Promoting Diversion based Irrigation Systems (DBIS) in rainfed areas

Promoting Diversion based Irrigation Systems (DBIS) in rainfed areas

Integrated development of livelihoods (natural resource management), Maharashtra

2000 acres brought under Protective Irrigation

The Millennium Development Goalsaccord high priority to poverty and hunger through proportionate reduction in people living Below the Poverty Line and those who face chronic hunger. Programmes introduced by the Government of India to meet these goals have all relied on income generation as the recommended approach. Demonstrating this approach, an innovative project in the rainfed areas of Jharkhand, Meghalaya, Tripura, Assam and Odisha is implemented in collaboration with Sir Dorabji Tata Trust (SDTT) and a network of implementing partners. Titled ‘Enhancing Livelihoods through Diversion Based Irrigation Systems (DBIS)’, the project is implemented in 145 tribal dominated villages, six districts spread across five states (Hazaribagh district, Jharkhand; Ri Bhoi district, Meghalaya; South Tripura district, Tripura,; Karbi Anglong, district, Assam and Ganjam and Gajapati districts, Odisha).

The project developed water resources as a means to improve rural livelihoods and food security. Here, the prime focus has been on development of diversion based irrigation systems in the undulating and hilly topography characteristic of eastern and north eastern India, with efforts to conserve and manage water resources made as well. Further capacity building on improved crop management practices such as System of Rice Intensification (SRI), organic farming, dryland farming etc have been supported under the project. While, project design emphasized on formation and strengthening of Community based Organizations to ensure that infrastructure created is maintained and learning’s disseminated; recommendations from the impact assessment highlight the need to strengthen measures which ensure sustainability of the project.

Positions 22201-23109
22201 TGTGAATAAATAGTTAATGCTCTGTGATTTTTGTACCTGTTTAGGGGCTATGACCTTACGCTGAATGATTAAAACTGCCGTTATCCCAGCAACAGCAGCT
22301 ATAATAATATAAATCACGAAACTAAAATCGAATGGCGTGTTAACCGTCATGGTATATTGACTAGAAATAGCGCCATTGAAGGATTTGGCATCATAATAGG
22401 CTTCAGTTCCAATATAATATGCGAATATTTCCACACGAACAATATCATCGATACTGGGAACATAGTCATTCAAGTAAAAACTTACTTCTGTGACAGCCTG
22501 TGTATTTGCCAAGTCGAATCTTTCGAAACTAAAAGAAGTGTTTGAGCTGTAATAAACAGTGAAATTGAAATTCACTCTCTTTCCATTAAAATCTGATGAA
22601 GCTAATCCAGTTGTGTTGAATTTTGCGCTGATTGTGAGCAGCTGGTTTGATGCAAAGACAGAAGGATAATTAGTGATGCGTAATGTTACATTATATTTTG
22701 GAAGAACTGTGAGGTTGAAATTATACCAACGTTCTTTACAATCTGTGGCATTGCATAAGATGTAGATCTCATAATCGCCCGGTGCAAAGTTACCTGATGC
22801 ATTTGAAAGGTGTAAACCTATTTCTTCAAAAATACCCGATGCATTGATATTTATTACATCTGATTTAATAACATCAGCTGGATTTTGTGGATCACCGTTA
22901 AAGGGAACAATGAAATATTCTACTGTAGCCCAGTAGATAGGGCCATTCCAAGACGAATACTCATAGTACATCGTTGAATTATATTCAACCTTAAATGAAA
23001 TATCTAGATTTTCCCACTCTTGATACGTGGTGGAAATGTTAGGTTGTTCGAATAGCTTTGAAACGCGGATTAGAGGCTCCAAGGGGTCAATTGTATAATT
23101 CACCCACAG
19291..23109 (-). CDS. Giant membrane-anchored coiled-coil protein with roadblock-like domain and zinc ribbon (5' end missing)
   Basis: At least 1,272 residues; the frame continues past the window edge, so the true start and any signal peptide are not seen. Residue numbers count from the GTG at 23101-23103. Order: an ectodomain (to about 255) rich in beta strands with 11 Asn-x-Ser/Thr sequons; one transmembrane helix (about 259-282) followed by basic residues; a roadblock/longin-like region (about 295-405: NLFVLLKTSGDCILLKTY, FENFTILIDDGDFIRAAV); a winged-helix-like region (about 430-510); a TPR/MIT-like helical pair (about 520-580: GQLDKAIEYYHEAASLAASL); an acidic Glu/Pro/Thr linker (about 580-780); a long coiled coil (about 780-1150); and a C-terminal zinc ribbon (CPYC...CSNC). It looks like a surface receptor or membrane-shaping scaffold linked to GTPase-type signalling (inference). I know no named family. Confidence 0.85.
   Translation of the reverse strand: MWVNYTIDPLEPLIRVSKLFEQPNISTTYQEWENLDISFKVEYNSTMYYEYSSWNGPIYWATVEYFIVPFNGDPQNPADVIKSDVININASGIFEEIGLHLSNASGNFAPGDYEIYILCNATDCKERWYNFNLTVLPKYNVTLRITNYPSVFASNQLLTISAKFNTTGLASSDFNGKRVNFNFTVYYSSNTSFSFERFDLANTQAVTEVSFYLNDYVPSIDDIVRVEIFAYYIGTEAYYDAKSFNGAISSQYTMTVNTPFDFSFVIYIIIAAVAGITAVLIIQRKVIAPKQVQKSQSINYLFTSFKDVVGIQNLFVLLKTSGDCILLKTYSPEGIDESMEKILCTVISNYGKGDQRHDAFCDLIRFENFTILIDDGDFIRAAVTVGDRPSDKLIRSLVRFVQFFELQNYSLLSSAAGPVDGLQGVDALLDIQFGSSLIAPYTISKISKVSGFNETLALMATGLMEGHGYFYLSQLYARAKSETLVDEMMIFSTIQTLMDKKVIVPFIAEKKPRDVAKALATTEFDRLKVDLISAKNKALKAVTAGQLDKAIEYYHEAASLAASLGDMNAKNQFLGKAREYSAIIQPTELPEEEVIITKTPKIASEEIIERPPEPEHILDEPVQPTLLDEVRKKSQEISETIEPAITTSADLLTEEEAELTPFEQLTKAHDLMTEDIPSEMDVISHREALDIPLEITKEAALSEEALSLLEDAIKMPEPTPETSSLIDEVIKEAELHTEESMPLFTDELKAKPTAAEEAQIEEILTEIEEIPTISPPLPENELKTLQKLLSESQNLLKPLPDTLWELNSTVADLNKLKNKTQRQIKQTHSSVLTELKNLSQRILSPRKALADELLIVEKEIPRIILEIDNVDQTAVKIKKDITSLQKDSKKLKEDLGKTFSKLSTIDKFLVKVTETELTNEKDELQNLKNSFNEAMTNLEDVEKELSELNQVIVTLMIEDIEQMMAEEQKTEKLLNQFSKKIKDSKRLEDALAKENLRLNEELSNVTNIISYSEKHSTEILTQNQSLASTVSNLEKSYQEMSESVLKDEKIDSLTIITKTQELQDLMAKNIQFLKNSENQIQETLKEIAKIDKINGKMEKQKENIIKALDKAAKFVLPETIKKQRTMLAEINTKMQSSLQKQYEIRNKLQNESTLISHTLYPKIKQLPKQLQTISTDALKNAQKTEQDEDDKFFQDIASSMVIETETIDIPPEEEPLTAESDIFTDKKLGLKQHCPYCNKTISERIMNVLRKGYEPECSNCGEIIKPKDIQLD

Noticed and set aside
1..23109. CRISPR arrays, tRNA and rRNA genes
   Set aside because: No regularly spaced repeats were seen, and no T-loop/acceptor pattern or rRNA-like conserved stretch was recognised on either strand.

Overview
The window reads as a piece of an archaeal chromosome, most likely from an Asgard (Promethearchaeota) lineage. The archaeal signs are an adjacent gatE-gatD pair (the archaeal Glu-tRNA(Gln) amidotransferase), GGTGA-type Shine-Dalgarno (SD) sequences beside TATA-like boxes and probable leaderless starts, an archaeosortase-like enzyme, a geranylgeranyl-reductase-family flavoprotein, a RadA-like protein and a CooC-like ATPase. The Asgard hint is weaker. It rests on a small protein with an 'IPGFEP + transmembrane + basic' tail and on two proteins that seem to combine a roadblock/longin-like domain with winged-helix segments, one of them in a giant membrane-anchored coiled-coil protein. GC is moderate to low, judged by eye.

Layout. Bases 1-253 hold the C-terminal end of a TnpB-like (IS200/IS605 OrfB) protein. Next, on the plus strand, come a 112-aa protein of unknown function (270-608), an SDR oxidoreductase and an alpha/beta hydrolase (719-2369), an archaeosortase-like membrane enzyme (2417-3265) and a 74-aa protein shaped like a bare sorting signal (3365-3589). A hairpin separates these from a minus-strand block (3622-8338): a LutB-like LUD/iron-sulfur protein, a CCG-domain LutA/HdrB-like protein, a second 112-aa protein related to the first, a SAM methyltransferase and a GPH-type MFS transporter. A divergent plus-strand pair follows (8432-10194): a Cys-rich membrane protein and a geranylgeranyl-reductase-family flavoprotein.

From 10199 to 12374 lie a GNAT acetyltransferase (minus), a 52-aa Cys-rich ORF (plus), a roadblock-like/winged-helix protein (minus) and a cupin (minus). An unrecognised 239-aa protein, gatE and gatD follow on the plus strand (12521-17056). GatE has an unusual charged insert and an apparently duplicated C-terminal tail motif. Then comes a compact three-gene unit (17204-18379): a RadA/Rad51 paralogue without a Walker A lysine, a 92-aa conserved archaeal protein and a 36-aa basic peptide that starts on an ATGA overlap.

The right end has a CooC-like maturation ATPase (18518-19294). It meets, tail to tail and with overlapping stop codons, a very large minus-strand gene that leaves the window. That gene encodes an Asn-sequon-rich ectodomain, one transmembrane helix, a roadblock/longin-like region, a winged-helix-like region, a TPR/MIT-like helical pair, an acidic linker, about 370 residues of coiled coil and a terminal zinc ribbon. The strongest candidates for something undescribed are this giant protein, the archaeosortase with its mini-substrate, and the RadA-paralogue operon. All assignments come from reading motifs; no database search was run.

Diversion Based Irrigation Systems (DBIS) have traditionally been practiced by communities residing in the hilly and undulating states of eastern and north eastern India. Here the water from springs are diverted to meet both drinking and irrigation requirements and since they operate on the principle of gravity, energy costs in transferring water are comparatively lower. With, advancements in technology the efficiency and sustainability of these systems have been improved. Over 5000 farmers from these states have been benefitted, strengthening agriculture based livelihoods and enhancing incomes generated.

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